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Andrew’s Football Follies

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Posted: December 31, 2012  New York Post  Post Editorial

So, New York now plays second-fiddle to . . . Ohio?

So noted Wall Street Journal editorialist Jason Riley last week: Two governors in states “well-positioned to take advantage of the nation’s shale gas boom” are going in very different directions.

Thus far, Ohio’s John Kasich has lapped New York’s Andrew Cuomo. Big time.

Seeing what the shale oil and gas extraction process of fracking has done economically for neighboring Pennsylvania, Kasich committed his state to a similar course.

Indeed, he’s using the expanded tax revenues coming from shale exploration to overhaul Ohio’s tax code.

AP
Andrew Cuomo

To wit, Kasich intends to raise so-called severance taxes on shale drillers while simultaneously cutting income taxes — a plan likely to pass next year.

Leaving the Empire State stuck in the starting gate. Again.

As Riley notes, Cuomo’s idea of “development” for the shale-rich yet economically bombed-out upstate region is . . . subsidies for the Buffalo Bills football team.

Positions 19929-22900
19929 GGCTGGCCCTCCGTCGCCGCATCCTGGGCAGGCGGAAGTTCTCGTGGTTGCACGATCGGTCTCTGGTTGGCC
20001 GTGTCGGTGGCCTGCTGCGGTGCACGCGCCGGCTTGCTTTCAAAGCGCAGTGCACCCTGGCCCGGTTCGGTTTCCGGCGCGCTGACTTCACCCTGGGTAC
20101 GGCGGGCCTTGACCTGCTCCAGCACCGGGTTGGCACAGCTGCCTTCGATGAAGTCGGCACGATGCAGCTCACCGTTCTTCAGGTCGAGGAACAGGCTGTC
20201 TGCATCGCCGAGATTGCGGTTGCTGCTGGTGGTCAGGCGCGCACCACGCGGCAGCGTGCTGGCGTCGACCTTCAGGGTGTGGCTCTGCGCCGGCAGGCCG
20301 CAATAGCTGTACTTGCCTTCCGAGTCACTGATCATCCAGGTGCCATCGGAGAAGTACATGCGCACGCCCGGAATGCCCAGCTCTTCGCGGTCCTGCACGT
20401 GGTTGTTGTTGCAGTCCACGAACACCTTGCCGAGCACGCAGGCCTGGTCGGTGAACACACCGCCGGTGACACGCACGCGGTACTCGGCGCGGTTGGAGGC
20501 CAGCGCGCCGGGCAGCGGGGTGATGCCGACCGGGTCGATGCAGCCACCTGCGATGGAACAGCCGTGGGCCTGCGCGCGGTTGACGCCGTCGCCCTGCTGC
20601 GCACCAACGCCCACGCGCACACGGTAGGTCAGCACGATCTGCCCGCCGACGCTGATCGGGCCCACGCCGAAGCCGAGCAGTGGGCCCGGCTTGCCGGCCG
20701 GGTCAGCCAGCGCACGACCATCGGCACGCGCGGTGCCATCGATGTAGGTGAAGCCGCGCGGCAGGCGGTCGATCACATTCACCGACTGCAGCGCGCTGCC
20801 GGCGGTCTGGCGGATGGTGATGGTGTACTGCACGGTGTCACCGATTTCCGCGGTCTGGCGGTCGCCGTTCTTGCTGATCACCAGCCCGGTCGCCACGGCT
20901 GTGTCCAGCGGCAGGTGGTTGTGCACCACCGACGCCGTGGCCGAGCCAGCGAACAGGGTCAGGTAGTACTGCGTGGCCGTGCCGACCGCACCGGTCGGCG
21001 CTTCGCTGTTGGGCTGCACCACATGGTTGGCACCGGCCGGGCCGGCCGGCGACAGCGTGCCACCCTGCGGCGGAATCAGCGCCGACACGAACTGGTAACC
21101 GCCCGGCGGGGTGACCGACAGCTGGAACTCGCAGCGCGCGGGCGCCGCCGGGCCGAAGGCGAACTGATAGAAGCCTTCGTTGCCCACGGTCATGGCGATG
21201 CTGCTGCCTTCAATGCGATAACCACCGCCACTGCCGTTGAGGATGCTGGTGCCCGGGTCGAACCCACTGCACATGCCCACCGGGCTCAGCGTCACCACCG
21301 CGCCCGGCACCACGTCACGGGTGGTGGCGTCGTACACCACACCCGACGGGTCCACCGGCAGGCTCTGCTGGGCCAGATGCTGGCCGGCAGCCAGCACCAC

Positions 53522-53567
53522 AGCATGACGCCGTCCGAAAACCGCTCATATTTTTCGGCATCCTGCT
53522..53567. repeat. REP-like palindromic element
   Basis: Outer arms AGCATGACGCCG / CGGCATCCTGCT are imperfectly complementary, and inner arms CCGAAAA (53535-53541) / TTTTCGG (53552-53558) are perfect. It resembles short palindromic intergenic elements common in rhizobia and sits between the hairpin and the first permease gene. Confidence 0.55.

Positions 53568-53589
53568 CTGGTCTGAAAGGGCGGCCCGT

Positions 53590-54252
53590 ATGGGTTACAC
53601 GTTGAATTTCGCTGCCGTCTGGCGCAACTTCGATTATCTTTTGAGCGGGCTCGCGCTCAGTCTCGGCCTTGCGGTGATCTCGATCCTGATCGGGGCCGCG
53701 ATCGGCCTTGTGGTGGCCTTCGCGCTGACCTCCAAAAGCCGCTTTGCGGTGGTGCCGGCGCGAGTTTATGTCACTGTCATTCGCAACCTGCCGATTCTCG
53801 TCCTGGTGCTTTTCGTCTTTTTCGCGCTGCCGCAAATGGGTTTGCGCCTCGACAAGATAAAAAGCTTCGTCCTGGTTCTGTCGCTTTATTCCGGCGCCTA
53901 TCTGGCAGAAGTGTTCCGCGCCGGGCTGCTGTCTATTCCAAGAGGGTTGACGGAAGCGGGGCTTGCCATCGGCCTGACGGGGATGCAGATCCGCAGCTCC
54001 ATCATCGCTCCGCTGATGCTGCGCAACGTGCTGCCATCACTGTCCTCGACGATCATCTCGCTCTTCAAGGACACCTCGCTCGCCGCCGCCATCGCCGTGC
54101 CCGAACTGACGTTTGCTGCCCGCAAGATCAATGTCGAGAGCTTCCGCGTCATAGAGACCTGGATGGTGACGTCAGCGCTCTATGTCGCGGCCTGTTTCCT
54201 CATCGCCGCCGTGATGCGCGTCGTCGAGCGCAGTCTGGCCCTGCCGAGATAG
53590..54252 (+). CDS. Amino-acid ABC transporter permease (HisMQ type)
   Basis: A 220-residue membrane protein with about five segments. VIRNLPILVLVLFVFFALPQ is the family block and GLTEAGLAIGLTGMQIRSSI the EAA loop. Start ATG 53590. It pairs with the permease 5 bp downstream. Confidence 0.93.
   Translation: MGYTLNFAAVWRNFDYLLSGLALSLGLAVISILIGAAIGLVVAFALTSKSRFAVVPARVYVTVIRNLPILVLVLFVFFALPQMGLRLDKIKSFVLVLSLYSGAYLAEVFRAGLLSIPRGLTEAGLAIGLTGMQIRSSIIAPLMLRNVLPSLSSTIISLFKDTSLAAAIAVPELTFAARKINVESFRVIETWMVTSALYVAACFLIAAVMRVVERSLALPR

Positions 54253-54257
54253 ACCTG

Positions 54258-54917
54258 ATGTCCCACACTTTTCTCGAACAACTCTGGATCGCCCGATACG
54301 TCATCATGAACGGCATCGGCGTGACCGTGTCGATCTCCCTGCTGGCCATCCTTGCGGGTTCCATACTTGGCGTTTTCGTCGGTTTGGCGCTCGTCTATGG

Seriously.

Cuomo fulfilled an admitted “top priority” by keeping the Bills in Buffalo (the team has been flirting with a move to Toronto for several years) — via $226 million in public subsidies for stadium renovations.

It’s nice that there’s a New York NFL team that’s not actually domiciled in New Jersey, but there’s no reason why, in financially stressed times, taxpayers should have to pay to keep the team in-state.

The deal might be excused if Cuomo were aggressively pursuing shale opportunities, as Kasich has.

Not only isn’t that happening, Cuomo’s slow-walked the lifting of the state’s 4 1/2-year fracking moratorium to placate the radical Greenies.

Net result? As the AP reports, New York’s unlikely to see benefits from fracking similar to Pennsylvania’s anytime soon.

The Department of Environmental Conservation is expected to issue fracking regulations by the end of February, but with so many delays already, there’s no reason not to expect more — especially with opponents threatening lawsuits if the moratorium is lifted.

And so, New York will be stuck with — what? Paying a sub-.500 team to stay put?

Yay.


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